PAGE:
Under the truck you’ll find Fabtech 8” lift springs up front and stock F250 leafs in the back, with a shackle flip. Pro Comp MX2 shocks keep the ride smooth over the rough Texas roads. The truck rolled on huge 24×14 Forged American Truxx 1909 Aries Wheels wrapped in 40×15.50 Toyo Mud-Terrains for SEMA, but normally rolls on classic 17-inch pacer wheels wrapped in 40×13.50 Toyo MTs.
A full custom interior is both modern and classic at the same time. It features seats out of a 2005 Chevy truck, OEM Dodge gauges and a full custom tan leather interior by Pacos Upholstery.
The list of upgrades on this truck is more than extensive, as Lima needed to find ways to integrate the big Cummins into the Chevy body and Ford chassis seamlessly. A Firepunk Comp Stage 2 transmission turns custom B&W Driveline driveshafts while a ATS 3-piece stainless exhaust with MBRP flow through muffler let the Cummins breath easy. Touches like a custom 35 gallon aluminum fuel tank, dual optima batteries mounted on the frame rails and Amp Research powered side steps help keep this build tidy and functional.
All in, Lima is super happy with how this build turned out and says he “doesn’t really have any plans in the future to upgrade it.” He built it the exact way he wanted, and correct the first time. He says “it has tons of power and drives like a dream. It doesn’t need anymore work in my opinion. It turns more heads than you can count when its cruising down the road or driving by on a trailer.”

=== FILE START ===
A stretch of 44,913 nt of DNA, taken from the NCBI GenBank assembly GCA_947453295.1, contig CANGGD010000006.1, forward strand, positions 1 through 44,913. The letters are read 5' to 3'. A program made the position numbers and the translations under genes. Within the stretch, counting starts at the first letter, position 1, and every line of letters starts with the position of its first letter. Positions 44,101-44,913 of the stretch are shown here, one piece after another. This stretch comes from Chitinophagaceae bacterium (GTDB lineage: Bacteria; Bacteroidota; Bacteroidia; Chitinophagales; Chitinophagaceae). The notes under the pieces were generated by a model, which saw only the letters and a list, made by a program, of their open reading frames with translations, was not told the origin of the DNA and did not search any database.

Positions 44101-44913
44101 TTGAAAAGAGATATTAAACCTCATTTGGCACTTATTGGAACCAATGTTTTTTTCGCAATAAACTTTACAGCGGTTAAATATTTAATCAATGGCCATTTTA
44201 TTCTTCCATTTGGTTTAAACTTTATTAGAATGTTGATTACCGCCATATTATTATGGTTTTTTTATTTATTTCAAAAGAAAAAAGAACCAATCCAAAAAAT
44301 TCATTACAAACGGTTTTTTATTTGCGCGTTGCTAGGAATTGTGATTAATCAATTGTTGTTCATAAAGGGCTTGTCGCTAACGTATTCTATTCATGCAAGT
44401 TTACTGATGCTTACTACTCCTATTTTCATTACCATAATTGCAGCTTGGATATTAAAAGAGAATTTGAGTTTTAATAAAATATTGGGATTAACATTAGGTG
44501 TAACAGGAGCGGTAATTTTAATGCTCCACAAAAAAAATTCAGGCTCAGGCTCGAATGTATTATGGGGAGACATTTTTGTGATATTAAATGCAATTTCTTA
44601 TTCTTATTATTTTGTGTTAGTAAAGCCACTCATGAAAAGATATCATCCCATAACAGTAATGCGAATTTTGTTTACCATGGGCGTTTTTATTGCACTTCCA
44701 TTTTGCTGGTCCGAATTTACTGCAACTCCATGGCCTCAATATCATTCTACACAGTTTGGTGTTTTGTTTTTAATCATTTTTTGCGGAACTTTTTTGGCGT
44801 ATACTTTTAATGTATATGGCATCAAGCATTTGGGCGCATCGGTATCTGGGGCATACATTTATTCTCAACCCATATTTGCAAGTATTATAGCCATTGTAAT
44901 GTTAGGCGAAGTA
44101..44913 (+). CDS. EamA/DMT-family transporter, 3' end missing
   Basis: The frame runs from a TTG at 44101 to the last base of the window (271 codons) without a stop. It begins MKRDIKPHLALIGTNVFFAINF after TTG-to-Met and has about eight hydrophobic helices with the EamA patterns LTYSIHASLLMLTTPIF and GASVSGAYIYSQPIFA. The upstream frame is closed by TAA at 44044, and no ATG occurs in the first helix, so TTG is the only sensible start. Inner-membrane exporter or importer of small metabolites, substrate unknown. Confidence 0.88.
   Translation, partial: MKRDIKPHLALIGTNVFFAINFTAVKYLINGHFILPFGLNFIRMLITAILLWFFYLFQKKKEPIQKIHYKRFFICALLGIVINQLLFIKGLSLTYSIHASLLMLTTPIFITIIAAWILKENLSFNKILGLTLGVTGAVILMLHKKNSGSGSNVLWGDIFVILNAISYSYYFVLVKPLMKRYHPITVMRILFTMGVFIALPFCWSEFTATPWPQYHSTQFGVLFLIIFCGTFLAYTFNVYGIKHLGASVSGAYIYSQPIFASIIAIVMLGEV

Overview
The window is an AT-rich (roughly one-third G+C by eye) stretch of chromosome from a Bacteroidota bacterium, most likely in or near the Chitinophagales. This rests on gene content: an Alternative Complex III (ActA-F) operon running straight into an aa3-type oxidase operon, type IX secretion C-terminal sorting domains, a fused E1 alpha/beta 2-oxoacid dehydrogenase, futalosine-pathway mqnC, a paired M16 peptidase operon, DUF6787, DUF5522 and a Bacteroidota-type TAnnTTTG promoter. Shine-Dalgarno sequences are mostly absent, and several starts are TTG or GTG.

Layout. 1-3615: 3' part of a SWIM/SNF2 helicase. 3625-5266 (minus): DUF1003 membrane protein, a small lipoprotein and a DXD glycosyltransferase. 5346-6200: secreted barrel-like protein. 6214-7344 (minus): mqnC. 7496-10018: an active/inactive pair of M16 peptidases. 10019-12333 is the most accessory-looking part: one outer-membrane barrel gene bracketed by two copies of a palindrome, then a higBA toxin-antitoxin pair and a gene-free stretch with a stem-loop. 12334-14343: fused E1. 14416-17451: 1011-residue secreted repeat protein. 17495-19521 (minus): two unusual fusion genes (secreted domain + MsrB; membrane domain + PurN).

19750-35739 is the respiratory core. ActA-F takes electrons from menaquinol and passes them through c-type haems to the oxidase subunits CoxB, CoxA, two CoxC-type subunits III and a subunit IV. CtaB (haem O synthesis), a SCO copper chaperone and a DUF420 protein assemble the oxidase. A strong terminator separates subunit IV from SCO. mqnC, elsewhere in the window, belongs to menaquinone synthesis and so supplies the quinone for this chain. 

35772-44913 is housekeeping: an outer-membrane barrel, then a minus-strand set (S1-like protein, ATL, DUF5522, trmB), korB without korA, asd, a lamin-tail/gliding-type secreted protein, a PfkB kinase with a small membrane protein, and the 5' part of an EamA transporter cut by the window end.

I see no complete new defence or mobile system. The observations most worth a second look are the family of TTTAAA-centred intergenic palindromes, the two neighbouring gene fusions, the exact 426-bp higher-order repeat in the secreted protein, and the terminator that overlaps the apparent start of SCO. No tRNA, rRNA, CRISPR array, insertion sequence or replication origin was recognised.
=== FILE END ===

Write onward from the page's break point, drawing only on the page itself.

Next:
After this build started coming to life, it started gathering a ton of attention locally in California. People were stopping by Lima’s general auto repair shop to check it out. The more people came around he realized that there was an untapped niche in the diesel community where he was living. His general auto repair shop wasn’t doing great, as there were about 20 other repair shops on the same road and the competition was fierce.
A lack of a quality diesel shop around was very evident, so he changed his shop’s name and refocused on the diesel market. Diesel Performance Specialties was born, and business was booming immediately. After only six-months he moved the business from a tiny 2,000 Sq ft shop into a huge 8,000 Sq ft space right off a major freeway. Within several months at the new location, he even took over the 8,000 sq/ft building next door. Lima had found his niche and business is good.
This build was winning local truck shows before the interior was even finished, even landing in a few local auto parts calendars. Lima never saw his creation as a SEMA truck, as he “figured it was too old and classic for the modern touches of the show.”
Truck Guru’s Cris Payne was looking for some SEMA trucks for the 2018 show and multiple people tagged Lima’s build on Facebook to be considered. In the end this custom diesel C10 build was upgraded with 24×14 American Truxx wheels and showcased in the company’s SEMA Show booth in 2018.